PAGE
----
In addition to the statutes previously mentioned, an amendment effective September 1, 1971 to the New York Executive Law Section 296(2) bears upon the issue. *fn5" That law in effect prevents the proprietor of "any place of public accommodation" from refusing privileges to any person because of sex. N.Y.Exec. Law § 296(2) (McKinney's 1972), now N.Y.Exec. Law § 269(2) (a) (McKinney's Supp. 1974-75). Barber shops and beauty parlors, in New York, are such places. N.Y.Exec. Law § 292(9) (McKinney's 1972). The Attorney General of New York, whose duties include the issuance and publication of legal opinions to state officials, has noted the apparent conflict. On November 30, 1971, the Attorney General advised defendant's predecessor in office, John P. Lomenzo, in part as follows:

 

"this section provides that the State Division of Human Rights may grant an exemption from the provisions barring discrimination because of sex in places of public accommodation 'based on bona fide considerations of public policy.'

 

It must be further noted that apart from the proscription of Executive Law, section 296, subd. 2, the fact that hairdressers and barbers are State licensees raises a constitutional question as to whether the State can, consistent with the purposes of the Fourteenth Amendment, exclude the patrons of such licensees on the basis of their sex.

 

* * *

 

In accordance with the legislative directive embodied in Executive Law, section 296, subd. 2, the question of determining whether the above-described provisions of the General Business Law qualify for exemptions based upon bona fide considerations of public policy should be left for initial determination by the State Division of Human Rights. Until the Division determines this question, the Department of State should refrain from imposing any penalties for hairdressers or barbers who serve both male and female patrons."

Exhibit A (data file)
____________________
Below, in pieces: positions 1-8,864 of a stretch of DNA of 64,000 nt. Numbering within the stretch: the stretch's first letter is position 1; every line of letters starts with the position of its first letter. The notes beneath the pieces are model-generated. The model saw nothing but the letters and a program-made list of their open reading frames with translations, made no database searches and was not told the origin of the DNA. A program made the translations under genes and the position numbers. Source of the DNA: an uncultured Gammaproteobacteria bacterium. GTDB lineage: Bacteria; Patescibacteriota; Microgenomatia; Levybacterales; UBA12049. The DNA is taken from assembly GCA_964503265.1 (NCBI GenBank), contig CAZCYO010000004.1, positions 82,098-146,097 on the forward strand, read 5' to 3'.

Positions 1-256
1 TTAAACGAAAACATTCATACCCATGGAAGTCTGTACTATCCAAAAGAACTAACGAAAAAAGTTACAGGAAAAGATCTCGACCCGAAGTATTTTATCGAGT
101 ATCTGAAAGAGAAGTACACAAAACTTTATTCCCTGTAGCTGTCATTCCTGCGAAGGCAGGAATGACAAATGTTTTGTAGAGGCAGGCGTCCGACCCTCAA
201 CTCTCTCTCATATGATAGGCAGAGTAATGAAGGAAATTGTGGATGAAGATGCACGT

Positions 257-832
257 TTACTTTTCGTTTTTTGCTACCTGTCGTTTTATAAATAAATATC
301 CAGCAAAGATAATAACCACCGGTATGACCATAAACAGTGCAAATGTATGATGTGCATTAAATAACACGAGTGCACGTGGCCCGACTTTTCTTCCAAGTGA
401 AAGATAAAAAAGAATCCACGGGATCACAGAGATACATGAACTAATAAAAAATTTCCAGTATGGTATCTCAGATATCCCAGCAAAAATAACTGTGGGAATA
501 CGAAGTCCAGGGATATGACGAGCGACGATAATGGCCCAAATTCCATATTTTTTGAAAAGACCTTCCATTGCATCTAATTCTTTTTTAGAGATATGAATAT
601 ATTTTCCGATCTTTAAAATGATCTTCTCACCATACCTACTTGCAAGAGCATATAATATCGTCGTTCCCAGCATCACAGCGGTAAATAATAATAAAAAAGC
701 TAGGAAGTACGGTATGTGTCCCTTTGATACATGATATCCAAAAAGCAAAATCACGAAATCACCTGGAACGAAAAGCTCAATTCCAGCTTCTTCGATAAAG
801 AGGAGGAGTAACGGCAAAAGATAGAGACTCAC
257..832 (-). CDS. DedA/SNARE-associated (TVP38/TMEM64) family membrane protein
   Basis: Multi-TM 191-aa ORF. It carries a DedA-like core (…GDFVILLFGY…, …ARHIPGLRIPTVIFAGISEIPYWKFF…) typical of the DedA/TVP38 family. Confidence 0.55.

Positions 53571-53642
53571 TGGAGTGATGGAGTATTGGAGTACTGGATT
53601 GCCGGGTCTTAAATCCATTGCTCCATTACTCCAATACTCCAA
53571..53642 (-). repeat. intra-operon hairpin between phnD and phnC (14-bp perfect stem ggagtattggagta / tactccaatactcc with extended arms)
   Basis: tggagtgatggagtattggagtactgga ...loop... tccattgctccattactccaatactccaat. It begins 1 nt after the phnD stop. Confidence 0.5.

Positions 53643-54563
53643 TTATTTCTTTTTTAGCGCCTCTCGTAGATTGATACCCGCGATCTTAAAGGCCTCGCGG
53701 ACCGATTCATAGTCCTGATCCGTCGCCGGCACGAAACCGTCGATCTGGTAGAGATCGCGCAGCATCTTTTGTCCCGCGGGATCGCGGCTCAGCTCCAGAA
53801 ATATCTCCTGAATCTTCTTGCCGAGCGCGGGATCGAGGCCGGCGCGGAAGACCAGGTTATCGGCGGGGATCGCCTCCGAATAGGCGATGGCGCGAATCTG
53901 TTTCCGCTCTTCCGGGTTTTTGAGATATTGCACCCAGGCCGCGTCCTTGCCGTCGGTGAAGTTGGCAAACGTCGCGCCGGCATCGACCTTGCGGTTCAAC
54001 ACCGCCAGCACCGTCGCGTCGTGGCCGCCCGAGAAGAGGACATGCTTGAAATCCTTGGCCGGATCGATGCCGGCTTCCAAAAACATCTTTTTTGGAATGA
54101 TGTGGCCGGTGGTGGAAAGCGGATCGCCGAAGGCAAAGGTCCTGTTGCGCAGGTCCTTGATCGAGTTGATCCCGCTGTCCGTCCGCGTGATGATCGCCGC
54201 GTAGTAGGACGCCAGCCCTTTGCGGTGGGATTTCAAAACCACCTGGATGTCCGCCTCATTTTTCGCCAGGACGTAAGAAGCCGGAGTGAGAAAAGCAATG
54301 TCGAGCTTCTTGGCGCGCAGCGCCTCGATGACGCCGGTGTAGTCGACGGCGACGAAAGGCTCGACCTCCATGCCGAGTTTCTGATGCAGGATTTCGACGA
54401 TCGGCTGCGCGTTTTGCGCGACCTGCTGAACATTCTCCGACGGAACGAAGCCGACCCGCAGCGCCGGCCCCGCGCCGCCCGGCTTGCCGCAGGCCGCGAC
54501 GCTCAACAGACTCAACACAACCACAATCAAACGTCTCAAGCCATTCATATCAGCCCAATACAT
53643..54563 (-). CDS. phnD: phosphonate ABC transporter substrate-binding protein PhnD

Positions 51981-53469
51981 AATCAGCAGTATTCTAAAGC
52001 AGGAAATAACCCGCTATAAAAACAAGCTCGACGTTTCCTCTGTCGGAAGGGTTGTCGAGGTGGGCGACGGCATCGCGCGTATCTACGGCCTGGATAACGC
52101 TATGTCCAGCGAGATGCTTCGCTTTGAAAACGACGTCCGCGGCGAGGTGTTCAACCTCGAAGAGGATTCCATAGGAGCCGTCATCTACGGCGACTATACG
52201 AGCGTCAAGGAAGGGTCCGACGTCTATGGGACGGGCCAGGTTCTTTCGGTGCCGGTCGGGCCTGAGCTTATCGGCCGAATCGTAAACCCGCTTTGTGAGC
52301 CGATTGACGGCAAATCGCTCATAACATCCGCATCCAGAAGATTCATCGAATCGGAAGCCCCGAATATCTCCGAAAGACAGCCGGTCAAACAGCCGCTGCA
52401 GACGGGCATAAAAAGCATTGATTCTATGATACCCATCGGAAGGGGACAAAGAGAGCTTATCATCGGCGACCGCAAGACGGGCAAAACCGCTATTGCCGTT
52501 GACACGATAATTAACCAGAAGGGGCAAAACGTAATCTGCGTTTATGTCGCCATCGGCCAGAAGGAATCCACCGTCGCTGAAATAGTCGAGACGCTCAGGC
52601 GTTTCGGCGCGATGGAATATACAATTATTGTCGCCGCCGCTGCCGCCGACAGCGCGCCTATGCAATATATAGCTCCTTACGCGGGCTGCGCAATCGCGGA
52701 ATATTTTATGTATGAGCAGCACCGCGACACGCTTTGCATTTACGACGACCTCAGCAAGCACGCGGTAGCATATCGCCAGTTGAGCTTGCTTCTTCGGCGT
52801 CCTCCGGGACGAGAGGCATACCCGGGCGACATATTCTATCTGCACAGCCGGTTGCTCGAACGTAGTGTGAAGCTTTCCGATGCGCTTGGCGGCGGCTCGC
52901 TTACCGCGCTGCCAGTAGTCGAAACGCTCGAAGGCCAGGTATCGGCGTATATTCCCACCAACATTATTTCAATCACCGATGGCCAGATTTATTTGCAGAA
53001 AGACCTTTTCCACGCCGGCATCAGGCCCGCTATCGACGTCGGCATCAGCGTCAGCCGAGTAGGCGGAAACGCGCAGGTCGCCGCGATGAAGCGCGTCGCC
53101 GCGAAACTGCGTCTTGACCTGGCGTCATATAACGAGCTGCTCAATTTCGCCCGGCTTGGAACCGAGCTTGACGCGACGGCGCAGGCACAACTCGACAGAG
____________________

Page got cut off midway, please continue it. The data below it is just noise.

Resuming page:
Thereafter, in its "Quarterly Law Review No. 1", issued for November 1972, the Executive Department of the State of New York, Division of Human Rights held:

 

"Barber Shops and Beauty Shops are places of public accommodation. (§ 292.9). A question arose as to the effect of the 1971 law on the sections of the General Business Law which provide for the licensing of hairdressers to do certain things to 'the hair of the head of a female person' (§ 401.5) and for the licensing of barbers to give facial or scalp massages and shampoos 'to males only' (§ 431.4). The State Attorney General advised that these questions 'should be left for initial determination by the State Division of Human Rights' (Opinion to Sec'y of State, 11/30/71). State Human Rights Commissioner Sable wrote the Secretary of State on June 5, 1972:

 

'. . . that the public policy reflected in the General Business Law and the provisions of the Executive Law, Sec. 296 subd. 2, applicable to sex discrimination in places of public accommodation, would require the servicing of any patron regardless of sex in licensed barber shops and beauty shops.

 

Exemption from the provisions of the Executive Law under Sec. 296 subd. 2 is hereby granted to permit barber shops and beauty shops to observe the requirements for licensure of barber operators and beautician operators under the General Business Law. In other words, a licensed barber shop owner or beauty shop owner must provide services to any person regardless of sex in the shop, provided the owner has licensed operators in each category to perform the services required by the patron.

 

This interpretation, however, is without prejudice to the power of the Commissioner of Human Rights, in the event of a complaint filed by an aggrieved person, to process said complaint in accordance with the provisions of the Human Rights Law and to render a determination based upon the facts as disclosed by an investigation and/or Hearing on said complaint.'"

 In addition, there is now pending in the New York Supreme Court, New York County, an action under Index No. 0747/74 entitled New York State Hairdressers and Cosmetologists, et al. v. Ghezzi, in which that Court may resolve the apparent conflict in the aforementioned statutes, and may effect an authoritative interpretation of the regulatory scheme which will eliminate or limit the Constitutional issues which are before this Court.